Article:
The Rhode Island Senate is considering a bill that would require written consent from consumers if insurers or body shops specify aftermarket crash parts for vehicles that are newer than 48 months beyond their manufacturing date.
The existing state law requires written consent for the use of aftermarket parts on vehicles that are newer than 30 months from their manufacturing date.
Sen. Maryellen Goodwin introduced S. 2679 on March 20.
“Whenever an insurance company, in adjusting a claim for motor vehicle physical damage, intends to specify the use of aftermarket parts, it shall notify the vehicle owner in writing,” the bill states. “Any auto body repair shop conducting business in the state of Rhode Island shall not use non-original equipment manufactured (OEM) parts, also referred to as aftermarket parts, in the repair of any person’s automobile, without that person giving the repairer his or her express written consent.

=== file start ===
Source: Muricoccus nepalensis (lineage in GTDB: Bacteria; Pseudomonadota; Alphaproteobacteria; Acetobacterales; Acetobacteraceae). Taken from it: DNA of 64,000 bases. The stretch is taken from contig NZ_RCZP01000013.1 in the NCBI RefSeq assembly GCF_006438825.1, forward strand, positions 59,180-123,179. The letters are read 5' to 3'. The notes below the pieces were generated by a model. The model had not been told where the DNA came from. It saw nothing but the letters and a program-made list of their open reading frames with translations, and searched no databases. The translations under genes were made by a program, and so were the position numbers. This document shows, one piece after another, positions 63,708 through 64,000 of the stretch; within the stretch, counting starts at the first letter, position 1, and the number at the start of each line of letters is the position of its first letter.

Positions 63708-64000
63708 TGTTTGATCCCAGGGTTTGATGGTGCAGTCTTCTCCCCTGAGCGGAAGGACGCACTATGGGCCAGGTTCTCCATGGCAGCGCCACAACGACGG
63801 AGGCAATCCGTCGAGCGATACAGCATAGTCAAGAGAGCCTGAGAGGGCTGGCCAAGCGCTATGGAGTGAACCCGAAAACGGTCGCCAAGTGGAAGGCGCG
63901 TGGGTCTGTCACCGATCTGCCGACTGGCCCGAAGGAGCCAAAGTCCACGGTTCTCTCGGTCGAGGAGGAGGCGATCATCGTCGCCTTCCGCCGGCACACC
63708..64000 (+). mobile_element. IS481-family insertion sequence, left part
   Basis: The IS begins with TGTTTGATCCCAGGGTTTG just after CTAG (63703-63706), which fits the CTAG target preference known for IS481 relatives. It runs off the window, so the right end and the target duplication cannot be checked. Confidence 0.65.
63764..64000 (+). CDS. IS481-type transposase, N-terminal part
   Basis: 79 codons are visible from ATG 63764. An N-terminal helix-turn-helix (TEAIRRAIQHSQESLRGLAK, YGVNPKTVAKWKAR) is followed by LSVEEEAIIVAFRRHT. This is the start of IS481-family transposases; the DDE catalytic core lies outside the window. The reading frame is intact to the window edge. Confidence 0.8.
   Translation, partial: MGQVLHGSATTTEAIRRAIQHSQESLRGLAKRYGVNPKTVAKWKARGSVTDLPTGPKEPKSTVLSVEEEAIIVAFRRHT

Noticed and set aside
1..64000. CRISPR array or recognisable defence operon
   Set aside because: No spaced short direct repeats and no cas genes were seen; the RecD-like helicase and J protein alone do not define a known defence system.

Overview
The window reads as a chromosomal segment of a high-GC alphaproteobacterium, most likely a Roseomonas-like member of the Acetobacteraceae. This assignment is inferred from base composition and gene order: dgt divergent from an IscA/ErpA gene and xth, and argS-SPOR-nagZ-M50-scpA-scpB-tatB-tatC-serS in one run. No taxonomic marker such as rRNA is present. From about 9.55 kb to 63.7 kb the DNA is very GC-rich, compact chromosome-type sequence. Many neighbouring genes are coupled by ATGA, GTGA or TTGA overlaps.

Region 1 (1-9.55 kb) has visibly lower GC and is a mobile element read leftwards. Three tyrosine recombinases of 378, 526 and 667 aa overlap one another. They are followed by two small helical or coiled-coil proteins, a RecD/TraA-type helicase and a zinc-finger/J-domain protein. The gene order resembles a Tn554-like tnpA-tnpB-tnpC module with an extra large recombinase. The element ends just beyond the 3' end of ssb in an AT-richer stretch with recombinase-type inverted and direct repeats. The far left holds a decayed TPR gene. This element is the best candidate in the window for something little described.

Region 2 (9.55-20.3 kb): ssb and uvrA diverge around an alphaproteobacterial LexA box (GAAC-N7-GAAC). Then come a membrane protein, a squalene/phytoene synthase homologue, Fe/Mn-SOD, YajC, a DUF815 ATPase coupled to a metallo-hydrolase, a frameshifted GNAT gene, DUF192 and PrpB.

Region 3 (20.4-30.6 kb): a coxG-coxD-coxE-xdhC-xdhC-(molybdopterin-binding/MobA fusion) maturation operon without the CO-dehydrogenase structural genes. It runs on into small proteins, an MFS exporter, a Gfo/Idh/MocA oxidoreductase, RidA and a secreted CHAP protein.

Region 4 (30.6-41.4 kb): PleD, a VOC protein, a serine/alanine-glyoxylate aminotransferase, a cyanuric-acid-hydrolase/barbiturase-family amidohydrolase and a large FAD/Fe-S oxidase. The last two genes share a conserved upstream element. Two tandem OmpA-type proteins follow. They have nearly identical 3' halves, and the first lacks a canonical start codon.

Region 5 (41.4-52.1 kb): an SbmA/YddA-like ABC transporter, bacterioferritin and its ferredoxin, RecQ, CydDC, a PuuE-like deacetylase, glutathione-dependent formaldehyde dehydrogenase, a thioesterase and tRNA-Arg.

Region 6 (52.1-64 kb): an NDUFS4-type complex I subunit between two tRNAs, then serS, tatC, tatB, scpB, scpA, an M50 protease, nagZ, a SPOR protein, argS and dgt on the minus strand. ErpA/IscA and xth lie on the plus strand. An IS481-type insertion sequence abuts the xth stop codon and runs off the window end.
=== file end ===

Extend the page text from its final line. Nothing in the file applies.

“No insurance company may require the use of aftermarket parts when negotiating repairs with any repairer unless the repairer has written consent from the vehicle owner to install aftermarket parts.”
The language above would apply only to vehicles that are newer than 48 months beyond their manufacturing date.
While most of the bill text tweaks the language in the existing statute – changing “insured” to “vehicle owner,” for example – it also adds an entirely new paragraph that would be music to the ears of collision repairers:
“No insurance company may require any repairer to use repair specifications or procedures that are not in compliance with the recommendations of the original equipment manufacturer for those parts.”
As of April 26, the bill is in the Senate Judiciary Committee, which has recommended that it be “held for further study.”